Downspouts directed toward natural areas slow runoff and help water soak into the ground. When downspouts are pointed toward paved areas (like a driveway or street) or are connected with underground pipes directly to the storm sewer system, water isn’t able to soak into the ground. Water moves very quickly from roofs to local streams, causing erosion and destroying sensitive stream habitat.
Redirecting water to vegetated areas like rain gardens or conservation landscapes, or to underground gravel storage areas like dry wells, will help reduce the volume of runoff and amount of pollutants washed into the storm drain. Another environmentally sound alternative is to direct water into a cistern or rain barrel for washing or irrigation uses.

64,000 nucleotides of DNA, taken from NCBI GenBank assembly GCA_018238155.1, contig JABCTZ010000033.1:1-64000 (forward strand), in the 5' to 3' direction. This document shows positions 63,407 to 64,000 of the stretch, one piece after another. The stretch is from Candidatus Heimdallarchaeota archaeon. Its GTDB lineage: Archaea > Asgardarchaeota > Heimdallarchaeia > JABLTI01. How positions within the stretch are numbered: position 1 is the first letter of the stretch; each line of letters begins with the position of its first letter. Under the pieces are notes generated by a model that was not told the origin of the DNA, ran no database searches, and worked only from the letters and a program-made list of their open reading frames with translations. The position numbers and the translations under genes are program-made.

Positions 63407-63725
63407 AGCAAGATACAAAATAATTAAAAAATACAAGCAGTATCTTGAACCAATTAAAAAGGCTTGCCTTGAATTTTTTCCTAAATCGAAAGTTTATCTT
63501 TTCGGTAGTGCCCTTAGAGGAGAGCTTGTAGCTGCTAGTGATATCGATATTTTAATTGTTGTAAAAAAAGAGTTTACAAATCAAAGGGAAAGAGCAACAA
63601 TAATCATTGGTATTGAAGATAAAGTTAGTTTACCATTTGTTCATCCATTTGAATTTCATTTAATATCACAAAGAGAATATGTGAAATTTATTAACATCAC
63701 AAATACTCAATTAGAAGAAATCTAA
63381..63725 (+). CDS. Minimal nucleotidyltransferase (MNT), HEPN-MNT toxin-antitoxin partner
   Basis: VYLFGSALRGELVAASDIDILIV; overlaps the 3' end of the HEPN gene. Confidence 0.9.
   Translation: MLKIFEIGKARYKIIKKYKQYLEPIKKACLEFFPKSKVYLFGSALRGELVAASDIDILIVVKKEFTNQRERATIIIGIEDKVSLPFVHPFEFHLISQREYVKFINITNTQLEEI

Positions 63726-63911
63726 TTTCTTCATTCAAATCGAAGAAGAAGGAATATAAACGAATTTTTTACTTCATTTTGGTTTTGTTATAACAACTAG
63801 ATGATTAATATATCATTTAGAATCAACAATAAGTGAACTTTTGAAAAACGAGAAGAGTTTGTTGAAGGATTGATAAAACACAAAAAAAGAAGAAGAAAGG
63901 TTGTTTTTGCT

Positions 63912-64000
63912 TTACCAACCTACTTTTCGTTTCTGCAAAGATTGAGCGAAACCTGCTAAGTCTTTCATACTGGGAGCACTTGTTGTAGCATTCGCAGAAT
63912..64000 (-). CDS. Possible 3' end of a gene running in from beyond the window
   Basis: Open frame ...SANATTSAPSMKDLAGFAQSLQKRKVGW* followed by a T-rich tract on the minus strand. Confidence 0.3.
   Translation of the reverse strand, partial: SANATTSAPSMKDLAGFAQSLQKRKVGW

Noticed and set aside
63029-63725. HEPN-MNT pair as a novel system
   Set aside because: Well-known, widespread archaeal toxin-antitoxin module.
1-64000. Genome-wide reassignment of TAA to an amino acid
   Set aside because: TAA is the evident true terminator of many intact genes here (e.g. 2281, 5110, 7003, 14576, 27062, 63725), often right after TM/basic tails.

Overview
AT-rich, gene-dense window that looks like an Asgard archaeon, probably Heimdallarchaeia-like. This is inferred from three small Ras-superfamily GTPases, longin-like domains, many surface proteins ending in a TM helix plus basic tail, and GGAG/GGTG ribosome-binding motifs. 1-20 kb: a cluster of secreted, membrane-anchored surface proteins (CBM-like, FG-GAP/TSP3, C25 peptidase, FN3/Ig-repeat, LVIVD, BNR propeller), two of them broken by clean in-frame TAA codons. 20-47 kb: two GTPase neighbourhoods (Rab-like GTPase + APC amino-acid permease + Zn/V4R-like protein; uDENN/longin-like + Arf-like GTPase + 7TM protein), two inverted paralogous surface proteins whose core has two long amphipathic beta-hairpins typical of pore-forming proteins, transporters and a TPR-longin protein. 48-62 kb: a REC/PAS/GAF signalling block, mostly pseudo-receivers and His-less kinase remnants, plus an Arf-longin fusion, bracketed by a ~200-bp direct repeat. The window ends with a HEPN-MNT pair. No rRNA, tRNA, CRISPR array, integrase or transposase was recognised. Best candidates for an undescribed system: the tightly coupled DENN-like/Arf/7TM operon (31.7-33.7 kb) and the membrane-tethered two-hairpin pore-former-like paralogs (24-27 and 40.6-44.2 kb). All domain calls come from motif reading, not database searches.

Before Disconnecting Your Downspout
- The extension should end at least 3 feet from the basement foundation and be directed toward a downward slope.
- As ice can form during cold weather, don’t direct runoff to areas that are frequent pathways.
- The completed project should be a permanent solution that is beneficial to your grass, flowers, shrubbery and trees.
- Firmly anchored splash blocks should be installed if the downspout drainage is traveling over landscape or dirt.